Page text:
Vote Sing Dance Repeat (formerly Hottest 100 Dance Party)
Magic Mirrors Spiegeltent, Gluttony
Review by Sarah List
When this show originally came out, it was titled ‘Hottest 100 Dance Party’, which set me up excited thinking it was going to be a fabulous celebration of Triple J/Double J nineties and naughties music. Then the name change came through and it morphed to selection of popular tracks across the 70s, 80s, 90s and 2000s. Using a voting site, attendees vote for their favourites that over the night build to the top five of the crowd. Before you get to that, at any time when a track is playing that you don’t like, you can hit a stop button, and once the stop votes exceed the number of selection votes the song will cut out and move on to the next selection. So no two nights are the same, and the track selection will vary according to the tastes and mood of the crowd. What this means then is that depending on how your tastes align with the people around you, you are either going to have an excellent night, or you’re going to spend the evening feverishly hammering on the stop button in the hope that one of the songs will be something you like. What was our night like? Jaki J and Vic D worked hard to keep the crowd on their feet and pumped with confetti, beachballs and a bunch of other props. From time to time they invited crowd members on stage with mixed (and at times awkward for those involved) results.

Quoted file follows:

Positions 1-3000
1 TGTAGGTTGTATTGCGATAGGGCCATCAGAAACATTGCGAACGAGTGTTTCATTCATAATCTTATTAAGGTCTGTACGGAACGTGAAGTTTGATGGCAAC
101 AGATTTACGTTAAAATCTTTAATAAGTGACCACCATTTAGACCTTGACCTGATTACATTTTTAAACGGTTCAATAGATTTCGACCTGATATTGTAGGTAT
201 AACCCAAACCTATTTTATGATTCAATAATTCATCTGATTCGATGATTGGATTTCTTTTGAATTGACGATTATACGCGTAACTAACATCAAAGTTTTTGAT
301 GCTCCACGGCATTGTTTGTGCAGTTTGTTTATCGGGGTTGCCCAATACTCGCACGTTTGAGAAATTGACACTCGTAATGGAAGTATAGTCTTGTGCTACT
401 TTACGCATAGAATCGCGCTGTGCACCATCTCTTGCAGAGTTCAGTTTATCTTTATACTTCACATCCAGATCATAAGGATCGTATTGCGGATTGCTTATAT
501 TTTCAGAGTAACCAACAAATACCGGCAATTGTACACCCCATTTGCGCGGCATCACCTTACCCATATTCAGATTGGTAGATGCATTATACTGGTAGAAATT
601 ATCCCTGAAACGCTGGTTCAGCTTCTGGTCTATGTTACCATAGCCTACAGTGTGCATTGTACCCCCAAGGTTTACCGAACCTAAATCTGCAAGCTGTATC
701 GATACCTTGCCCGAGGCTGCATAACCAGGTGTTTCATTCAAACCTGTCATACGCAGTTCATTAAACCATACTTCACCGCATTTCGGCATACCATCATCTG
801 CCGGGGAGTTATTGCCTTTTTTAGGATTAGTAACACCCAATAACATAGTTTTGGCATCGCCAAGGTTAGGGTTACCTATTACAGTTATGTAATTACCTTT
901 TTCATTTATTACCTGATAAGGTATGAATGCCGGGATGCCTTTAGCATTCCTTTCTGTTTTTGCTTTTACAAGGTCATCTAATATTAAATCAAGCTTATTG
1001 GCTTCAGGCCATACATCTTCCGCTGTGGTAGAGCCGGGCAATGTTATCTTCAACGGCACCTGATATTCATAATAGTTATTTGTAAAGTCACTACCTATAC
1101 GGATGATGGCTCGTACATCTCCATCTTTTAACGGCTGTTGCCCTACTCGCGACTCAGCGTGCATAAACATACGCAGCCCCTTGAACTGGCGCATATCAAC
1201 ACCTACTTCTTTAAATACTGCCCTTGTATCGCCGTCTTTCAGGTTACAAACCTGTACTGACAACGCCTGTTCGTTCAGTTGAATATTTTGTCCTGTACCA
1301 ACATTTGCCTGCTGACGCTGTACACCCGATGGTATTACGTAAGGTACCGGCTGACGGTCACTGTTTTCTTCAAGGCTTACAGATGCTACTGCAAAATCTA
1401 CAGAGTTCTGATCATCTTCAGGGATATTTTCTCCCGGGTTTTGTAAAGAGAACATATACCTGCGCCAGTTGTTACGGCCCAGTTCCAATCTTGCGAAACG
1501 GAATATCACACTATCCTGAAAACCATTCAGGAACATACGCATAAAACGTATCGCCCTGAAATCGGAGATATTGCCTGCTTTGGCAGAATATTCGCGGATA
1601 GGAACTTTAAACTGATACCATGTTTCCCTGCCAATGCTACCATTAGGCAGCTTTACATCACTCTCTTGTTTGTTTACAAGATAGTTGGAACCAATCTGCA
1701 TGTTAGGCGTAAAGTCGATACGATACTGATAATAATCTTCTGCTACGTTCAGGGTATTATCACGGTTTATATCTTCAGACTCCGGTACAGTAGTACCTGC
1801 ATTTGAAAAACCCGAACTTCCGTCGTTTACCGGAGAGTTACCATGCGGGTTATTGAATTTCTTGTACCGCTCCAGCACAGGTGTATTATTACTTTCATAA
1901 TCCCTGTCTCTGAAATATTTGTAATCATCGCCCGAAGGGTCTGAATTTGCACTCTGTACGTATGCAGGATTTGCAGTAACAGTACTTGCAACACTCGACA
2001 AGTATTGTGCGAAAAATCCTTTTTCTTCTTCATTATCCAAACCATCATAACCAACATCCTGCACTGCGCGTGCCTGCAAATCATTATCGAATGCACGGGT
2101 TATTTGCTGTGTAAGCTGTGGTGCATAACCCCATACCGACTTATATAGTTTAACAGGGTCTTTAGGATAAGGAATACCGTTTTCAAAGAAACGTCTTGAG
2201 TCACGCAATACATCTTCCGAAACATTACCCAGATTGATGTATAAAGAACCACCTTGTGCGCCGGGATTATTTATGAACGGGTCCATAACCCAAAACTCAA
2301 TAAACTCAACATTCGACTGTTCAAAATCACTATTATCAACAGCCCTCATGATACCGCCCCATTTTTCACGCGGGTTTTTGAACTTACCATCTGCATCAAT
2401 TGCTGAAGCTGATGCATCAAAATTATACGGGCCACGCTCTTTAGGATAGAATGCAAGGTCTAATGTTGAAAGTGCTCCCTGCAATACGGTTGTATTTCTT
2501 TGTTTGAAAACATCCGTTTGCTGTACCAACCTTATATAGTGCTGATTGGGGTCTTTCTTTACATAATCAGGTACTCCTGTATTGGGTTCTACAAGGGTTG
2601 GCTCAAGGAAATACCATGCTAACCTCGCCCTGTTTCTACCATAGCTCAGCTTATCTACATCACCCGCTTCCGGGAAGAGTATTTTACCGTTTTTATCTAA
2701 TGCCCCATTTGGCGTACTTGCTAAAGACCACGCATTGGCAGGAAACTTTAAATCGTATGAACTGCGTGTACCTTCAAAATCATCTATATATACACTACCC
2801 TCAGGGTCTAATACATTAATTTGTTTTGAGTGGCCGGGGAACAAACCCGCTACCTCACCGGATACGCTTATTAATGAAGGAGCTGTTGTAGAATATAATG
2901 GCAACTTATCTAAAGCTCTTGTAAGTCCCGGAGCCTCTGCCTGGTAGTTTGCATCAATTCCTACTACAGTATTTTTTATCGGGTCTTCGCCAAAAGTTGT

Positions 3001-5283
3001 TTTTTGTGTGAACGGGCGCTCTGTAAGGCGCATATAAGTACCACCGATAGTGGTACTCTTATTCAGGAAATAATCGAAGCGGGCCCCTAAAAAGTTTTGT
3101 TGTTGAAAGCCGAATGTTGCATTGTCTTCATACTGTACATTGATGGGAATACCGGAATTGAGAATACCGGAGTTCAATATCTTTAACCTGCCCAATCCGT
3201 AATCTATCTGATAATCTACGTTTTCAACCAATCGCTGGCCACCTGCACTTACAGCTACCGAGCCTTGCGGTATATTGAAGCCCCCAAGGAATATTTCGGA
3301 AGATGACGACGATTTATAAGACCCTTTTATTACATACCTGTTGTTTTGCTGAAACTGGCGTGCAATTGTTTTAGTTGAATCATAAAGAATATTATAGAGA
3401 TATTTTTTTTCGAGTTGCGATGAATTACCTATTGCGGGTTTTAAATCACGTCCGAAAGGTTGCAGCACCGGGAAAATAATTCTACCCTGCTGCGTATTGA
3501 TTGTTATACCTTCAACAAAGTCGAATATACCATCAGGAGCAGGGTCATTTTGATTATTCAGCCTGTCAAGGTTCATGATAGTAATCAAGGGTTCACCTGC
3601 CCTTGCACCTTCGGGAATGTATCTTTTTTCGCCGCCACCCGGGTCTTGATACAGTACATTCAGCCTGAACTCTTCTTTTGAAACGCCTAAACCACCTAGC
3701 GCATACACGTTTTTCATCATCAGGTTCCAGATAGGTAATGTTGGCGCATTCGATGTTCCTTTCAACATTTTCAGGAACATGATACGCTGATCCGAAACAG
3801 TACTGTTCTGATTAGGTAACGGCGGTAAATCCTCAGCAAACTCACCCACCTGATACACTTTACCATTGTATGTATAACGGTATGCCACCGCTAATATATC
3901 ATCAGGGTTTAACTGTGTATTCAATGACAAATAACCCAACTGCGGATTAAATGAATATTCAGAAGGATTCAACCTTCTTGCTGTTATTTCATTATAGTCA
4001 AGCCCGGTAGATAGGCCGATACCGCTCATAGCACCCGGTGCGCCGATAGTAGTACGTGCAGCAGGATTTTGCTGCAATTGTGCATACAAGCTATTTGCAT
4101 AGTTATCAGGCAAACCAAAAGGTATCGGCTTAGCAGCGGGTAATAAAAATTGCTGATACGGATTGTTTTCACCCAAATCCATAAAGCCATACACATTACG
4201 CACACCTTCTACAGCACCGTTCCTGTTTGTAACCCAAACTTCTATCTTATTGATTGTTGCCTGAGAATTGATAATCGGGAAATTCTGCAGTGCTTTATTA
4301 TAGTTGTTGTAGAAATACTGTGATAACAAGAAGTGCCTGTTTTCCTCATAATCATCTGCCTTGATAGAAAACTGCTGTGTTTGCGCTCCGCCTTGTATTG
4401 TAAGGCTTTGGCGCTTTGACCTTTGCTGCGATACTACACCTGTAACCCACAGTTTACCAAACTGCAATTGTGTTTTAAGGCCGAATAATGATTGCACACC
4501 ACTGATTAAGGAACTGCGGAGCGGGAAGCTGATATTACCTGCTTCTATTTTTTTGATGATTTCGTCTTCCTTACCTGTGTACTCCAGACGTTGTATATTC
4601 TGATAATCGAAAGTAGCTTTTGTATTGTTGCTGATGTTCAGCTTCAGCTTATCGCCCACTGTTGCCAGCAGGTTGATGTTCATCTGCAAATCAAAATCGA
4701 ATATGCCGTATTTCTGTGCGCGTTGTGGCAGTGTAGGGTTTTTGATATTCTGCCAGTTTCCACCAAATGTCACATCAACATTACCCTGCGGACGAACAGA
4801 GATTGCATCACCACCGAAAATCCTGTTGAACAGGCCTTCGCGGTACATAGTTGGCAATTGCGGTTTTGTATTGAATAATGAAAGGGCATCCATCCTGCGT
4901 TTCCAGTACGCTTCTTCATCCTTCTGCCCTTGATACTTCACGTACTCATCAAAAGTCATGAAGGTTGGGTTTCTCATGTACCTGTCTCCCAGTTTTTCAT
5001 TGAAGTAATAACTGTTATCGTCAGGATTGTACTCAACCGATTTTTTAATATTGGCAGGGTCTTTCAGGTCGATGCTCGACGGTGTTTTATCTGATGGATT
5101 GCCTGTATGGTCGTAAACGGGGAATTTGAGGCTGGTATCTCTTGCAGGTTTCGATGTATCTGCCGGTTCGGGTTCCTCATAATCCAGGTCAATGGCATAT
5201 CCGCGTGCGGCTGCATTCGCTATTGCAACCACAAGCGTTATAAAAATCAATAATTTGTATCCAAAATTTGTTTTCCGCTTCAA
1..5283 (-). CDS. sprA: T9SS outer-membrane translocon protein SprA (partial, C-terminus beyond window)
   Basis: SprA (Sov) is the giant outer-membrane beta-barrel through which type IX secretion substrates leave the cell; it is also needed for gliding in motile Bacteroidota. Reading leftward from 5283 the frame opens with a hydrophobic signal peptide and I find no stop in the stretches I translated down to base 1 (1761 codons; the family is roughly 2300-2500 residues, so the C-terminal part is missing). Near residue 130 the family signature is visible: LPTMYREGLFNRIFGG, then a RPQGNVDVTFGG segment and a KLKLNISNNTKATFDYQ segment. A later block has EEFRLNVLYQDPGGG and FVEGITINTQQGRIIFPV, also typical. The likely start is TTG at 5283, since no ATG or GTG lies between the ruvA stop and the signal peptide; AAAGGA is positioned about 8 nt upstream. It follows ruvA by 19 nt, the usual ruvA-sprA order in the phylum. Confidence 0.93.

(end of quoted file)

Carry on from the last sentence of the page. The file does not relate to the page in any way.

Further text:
It also turns out we didn’t have a lot in common with the other audience members on the night, which was pretty mainstream and R&B dominated by Calvin Harris, Rhianna, Beyonce amongst other top 40 hits. The music selected on the whole kept the rest of the crowd happy, although there were a few tracks that were struck out over the course of the evening. The top five on this particular night (in order from fifth to first) were: Wheatus ‘Tenage Dirtbag’, Vengaboys ‘Boom Boom Boom Boom’, Darude ‘Sandstorm’, Queen ‘Bohemian Rhapsody’ and Beyonce ‘Crazy in Love’.
So the question is – will you have the night of your life, or one where you’re hoping the next track will be better? The other questions is: with a song selection pretty similar to a lot of pub nights across Adelaide on any given Saturday, is the novelty of voting enough to tempt you to buy a ticket?